ambergris: (Default)
So when my sister's so-called relationship turned to shit, the only thing which kept me going through the endless hours of listening to her rant and rave and cry on my shoulder was: I will never have to go through that again.

Because the unrequited love thing I specialised in when I was younger? Was not fun. It was soul-sapping, confidence-eroding misery. It was a constant reinforcement of all the stuff I believed about being unattractive, and boring, and generally worthless. (That said, any contact I have with other people tends to reinforce those perceptions. I didn't become AvPD by accident.)

Most of the time, I have to work at being grateful that I'm single. I know perfectly well that I'm such an extreme introvert that I NEED to be alone most of the time, but I live in a world where I am constantly told that I should be striving to find somebody (anybody) with whom to share my life, and that if I happen to be bad at sharing then I must be immature and selfish. This sort of thing seeps into your brain and most people never even question it.

But enduring hour upon hour of angst, I finally believed the things I keep telling myself. That nothing, nothing is worth putting yourself through that level of suffering. It is just insane. And if that makes me immature and selfish, well, all the better that I am not in a position to inflict my selfishness upon anyone else. There are worse things in life than being lonely.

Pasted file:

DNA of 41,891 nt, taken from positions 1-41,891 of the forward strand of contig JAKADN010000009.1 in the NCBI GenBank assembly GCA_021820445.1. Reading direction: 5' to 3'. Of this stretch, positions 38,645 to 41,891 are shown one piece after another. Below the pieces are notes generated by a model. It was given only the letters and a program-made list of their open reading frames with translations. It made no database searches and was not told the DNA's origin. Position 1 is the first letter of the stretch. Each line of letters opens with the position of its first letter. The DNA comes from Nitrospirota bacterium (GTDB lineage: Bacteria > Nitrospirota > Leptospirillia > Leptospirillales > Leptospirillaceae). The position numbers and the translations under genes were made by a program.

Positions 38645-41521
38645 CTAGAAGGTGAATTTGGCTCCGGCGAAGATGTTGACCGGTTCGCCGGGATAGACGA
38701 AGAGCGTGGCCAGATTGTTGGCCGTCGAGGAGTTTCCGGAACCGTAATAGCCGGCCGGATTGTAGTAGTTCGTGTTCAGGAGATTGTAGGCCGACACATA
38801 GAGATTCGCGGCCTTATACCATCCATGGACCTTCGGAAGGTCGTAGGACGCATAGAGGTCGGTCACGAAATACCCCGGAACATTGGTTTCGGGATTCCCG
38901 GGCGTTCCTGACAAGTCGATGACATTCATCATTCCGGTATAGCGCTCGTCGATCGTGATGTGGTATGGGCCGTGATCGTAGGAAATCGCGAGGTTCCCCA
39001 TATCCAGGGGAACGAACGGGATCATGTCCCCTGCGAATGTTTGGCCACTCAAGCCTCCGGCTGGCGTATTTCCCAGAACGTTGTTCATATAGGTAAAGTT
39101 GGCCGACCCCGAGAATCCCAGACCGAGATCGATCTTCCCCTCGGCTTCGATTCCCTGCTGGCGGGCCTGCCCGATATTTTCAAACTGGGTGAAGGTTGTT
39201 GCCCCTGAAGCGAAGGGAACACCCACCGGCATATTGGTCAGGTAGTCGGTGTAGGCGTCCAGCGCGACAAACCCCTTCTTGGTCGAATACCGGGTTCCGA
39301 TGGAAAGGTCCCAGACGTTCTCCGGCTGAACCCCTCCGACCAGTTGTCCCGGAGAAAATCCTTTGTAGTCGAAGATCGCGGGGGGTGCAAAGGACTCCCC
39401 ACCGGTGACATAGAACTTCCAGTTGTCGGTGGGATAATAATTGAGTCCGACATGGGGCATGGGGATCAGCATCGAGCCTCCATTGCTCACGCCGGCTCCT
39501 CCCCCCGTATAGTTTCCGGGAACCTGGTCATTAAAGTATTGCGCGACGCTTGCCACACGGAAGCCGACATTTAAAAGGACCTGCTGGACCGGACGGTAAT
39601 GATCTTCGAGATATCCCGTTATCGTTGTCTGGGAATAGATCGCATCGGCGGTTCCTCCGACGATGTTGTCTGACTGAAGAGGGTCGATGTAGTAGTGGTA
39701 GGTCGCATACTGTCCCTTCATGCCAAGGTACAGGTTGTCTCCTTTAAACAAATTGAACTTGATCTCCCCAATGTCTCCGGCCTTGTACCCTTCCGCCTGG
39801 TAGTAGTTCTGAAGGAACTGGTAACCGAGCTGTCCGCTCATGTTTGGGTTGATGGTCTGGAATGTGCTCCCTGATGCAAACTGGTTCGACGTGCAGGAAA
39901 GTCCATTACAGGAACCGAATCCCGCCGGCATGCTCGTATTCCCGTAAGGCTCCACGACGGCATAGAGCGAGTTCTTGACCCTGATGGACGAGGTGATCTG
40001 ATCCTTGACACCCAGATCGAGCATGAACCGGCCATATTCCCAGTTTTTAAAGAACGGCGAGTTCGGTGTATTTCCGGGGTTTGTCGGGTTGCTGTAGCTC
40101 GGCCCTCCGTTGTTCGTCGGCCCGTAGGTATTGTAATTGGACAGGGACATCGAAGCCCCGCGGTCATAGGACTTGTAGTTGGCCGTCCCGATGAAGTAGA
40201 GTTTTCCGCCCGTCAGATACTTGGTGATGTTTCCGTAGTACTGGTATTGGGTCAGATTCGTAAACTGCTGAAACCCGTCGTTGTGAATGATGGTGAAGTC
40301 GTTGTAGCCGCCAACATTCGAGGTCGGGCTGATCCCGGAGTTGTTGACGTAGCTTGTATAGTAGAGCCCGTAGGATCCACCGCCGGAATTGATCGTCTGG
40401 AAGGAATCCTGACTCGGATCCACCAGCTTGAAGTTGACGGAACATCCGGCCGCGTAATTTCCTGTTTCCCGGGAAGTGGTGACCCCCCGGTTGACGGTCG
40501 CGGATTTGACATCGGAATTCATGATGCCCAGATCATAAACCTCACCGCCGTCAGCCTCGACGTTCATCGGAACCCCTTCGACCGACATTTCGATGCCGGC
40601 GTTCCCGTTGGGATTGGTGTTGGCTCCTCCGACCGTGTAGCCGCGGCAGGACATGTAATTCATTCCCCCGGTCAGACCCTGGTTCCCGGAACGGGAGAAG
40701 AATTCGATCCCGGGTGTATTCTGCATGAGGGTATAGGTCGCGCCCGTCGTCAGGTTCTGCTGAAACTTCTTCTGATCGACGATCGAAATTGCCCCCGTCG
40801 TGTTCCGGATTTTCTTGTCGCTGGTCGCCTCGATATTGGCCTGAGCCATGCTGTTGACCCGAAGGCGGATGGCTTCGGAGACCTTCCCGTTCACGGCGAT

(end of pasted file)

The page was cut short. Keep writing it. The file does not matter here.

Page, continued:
ambergris: (Default)

Your result for The 3-Variable Sexuality Spectrum Test...

You scored 27 Heterosexuality, 6 Homosexuality, and 67 Asexuality!

You are moderately interested in sex to asexual, but do not appear to be interested in either gender.

The higher your score in asexuality, the less interested in you are in sex.

Take The 3-Variable Sexuality Spectrum Test at OkCupid

ambergris: (Default)
So I bookmarked this AVEN thread, because it echoed some of what I was thinking.

Basically this. If you're going to be an advocate for asexual visibility, you are going to be more helpful if you are a sane, healthy, happy, productive, fully-functioning member of society. If you don't give anyone the getout clause that you're broken.

The trouble with this is that most people, regardless of orientation, are damaged in some way. We live in a broken world. Dysfunctional societies produce dysfunctional individuals more often than not.